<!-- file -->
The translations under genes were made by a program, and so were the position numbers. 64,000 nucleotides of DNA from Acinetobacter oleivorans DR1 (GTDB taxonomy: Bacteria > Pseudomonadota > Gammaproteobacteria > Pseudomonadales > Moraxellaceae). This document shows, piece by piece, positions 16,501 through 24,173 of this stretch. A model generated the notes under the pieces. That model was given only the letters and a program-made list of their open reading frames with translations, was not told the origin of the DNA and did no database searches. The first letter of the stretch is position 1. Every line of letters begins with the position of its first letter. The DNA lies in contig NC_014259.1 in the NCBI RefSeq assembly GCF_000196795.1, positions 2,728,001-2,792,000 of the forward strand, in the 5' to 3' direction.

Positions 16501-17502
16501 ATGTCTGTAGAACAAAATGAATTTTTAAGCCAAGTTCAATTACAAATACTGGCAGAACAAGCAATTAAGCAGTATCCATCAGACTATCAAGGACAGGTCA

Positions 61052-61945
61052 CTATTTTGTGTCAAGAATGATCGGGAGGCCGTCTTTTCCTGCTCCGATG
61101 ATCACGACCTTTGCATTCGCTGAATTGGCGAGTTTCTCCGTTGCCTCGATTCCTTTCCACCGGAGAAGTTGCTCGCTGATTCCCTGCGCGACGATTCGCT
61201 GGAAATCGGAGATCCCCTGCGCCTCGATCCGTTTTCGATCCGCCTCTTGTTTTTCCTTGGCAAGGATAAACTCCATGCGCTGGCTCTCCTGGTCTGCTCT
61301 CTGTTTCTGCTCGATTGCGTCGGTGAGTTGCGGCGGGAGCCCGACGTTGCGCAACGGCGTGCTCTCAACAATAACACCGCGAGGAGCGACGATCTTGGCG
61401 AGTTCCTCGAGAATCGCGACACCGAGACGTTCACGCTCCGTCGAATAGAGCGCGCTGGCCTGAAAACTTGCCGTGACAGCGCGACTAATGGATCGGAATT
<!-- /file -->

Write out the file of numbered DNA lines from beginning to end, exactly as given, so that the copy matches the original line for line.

The translations under genes were made by a program, and so were the position numbers. 64,000 nucleotides of DNA from Acinetobacter oleivorans DR1 (GTDB taxonomy: Bacteria > Pseudomonadota > Gammaproteobacteria > Pseudomonadales > Moraxellaceae). This document shows, piece by piece, positions 16,501 through 24,173 of this stretch. A model generated the notes under the pieces. That model was given only the letters and a program-made list of their open reading frames with translations, was not told the origin of the DNA and did no database searches. The first letter of the stretch is position 1. Every line of letters begins with the position of its first letter. The DNA lies in contig NC_014259.1 in the NCBI RefSeq assembly GCF_000196795.1, positions 2,728,001-2,792,000 of the forward strand, in the 5' to 3' direction.

Positions 16501-17502
16501 ATGTCTGTAGAACAAAATGAATTTTTAAGCCAAGTTCAATTACAAATACTGGCAGAACAAGCAATTAAGCAGTATCCATCAGACTATCAAGGACAGGTCA

Positions 61052-61945
61052 CTATTTTGTGTCAAGAATGATCGGGAGGCCGTCTTTTCCTGCTCCGATG
61101 ATCACGACCTTTGCATTCGCTGAATTGGCGAGTTTCTCCGTTGCCTCGATTCCTTTCCACCGGAGAAGTTGCTCGCTGATTCCCTGCGCGACGATTCGCT
61201 GGAAATCGGAGATCCCCTGCGCCTCGATCCGTTTTCGATCCGCCTCTTGTTTTTCCTTGGCAAGGATAAACTCCATGCGCTGGCTCTCCTGGTCTGCTCT
61301 CTGTTTCTGCTCGATTGCGTCGGTGAGTTGCGGCGGGAGCCCGACGTTGCGCAACGGCGTGCTCTCAACAATAACACCGCGAGGAGCGACGATCTTGGCG
61401 AGTTCCTCGAGAATCGCGACACCGAGACGTTCACGCTCCGTCGAATAGAGCGCGCTGGCCTGAAAACTTGCCGTGACAGCGCGACTAATGGATCGGAATT